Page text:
INDUSTRY NEWS: Ask Me About ASCII ART
- 17 October 2011 by jenn 0 Comments
Exquisite Linguistic Art & Design
ASCII art, in the formal sense, means a graphic representation consisting of the 95 printable characters of the ASCII (American Standard Code for Information Interchange) standard of 1978 (and compliant character sets, if you want to get picky) but most people refer to any text-based art as ASCII art.
Ken Knowlton is known as the father of ASCII art. A former employee of Bell Labs, Knowlton developed the Bell Flicks (beflix) programming language which he later used in collaboration with Stan VanDerBeek to create Poem Field Animations. As his interest in art grew, he began experimenting with photomosaics and creating images made of up small units. He, with Leon Harmon, scanned the photo of the above artwork entitled Studies in Perception I and converted the “analog voltages to binary numbers assigned typographic symbols based on halftone densities.” (Wikipedia … you can’t have thought I wrote that!)
Any kid who typed “71077345″ into her calculator and turned it over to see that it read “shell oil” understands the basic premise of ASCII art – using scientific units to create a different perception. Nowadays, cell phone use has made this an everyday occurence. Right? LOL?
Then, of course, came low-brow ASCII art – ASCII comics.You already know how to do it. All of you knew the semi-colon and closed bracket that I put at the end of the last paragraph was a wink. But did you know there is a whole underground world of ASCII comics? ASCII Farts are one image comic cells that people all over the world are creating and publishing on the internet.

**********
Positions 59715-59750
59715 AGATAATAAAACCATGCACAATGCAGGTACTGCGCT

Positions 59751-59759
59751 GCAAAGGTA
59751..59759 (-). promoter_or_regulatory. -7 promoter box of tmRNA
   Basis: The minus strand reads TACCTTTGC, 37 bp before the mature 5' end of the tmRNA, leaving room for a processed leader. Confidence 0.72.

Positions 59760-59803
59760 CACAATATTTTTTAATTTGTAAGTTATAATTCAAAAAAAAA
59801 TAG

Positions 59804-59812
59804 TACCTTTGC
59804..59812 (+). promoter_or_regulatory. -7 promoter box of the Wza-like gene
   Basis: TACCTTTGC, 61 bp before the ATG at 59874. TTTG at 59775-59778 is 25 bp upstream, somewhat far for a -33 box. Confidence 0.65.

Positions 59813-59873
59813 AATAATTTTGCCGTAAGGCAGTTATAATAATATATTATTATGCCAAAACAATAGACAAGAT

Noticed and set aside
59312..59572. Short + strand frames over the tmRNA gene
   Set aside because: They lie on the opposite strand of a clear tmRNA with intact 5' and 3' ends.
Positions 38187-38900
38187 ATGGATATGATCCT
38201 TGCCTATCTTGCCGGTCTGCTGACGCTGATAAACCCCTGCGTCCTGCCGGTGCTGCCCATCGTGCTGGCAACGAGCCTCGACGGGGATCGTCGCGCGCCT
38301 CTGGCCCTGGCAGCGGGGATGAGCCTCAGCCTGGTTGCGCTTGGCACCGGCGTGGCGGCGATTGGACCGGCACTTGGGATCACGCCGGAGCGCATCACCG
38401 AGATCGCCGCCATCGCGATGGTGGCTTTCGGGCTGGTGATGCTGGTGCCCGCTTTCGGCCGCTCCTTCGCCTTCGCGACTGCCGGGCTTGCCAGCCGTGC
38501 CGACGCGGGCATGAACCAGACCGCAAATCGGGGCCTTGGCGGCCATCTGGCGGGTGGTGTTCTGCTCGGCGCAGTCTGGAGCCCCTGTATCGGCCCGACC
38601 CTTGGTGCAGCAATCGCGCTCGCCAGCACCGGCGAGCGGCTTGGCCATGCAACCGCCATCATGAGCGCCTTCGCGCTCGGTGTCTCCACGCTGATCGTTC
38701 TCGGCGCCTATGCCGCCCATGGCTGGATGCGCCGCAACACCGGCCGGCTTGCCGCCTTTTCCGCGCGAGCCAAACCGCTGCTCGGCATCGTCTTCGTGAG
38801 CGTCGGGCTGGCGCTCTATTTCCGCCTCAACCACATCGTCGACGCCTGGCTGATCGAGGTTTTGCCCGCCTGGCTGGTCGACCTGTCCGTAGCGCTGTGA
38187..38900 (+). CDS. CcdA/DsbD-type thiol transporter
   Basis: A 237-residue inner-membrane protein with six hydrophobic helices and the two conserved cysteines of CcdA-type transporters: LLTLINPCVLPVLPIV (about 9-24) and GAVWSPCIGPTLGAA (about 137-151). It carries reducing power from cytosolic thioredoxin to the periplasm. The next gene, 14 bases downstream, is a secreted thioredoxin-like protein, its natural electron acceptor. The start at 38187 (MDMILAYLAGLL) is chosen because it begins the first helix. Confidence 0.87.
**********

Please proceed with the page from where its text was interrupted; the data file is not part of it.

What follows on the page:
ASCII now appears in wide-spread art and design, a pervasive message that we continue to search out new ways to communicate.
I Second That Emoticon
Is it dissociative that we now have a menu of feelings to choose from to quickly relate our mood to someone else through our computer or phone? It is probably another sign of humanity’s slide into emotional and physical disengagement, but it sure is fun!
The Emoticon Mask developed by Digital Media Design Department at Hongik University in Korea is the quintessential example of human emotion replaced by code. A brilliant piece on so many levels.
Below A Tribute To deviantART’s Emoticons
“Some time in the not too distant future, the Emoticon Legend will be completely revamped. Already this process has begun at *EmoticonHQ and whilst the completion of this project is still quite far, one day we will lose a number of classic emoticons that we’ve grown accustomed to.
Here is just a small selection of some current ones. Enjoy.
And if you really want to find the llama, you’ll need to hover over the text.;)”
IMAGEre: Cuckoo for QooQoo
The Geek in Me is the Geek in You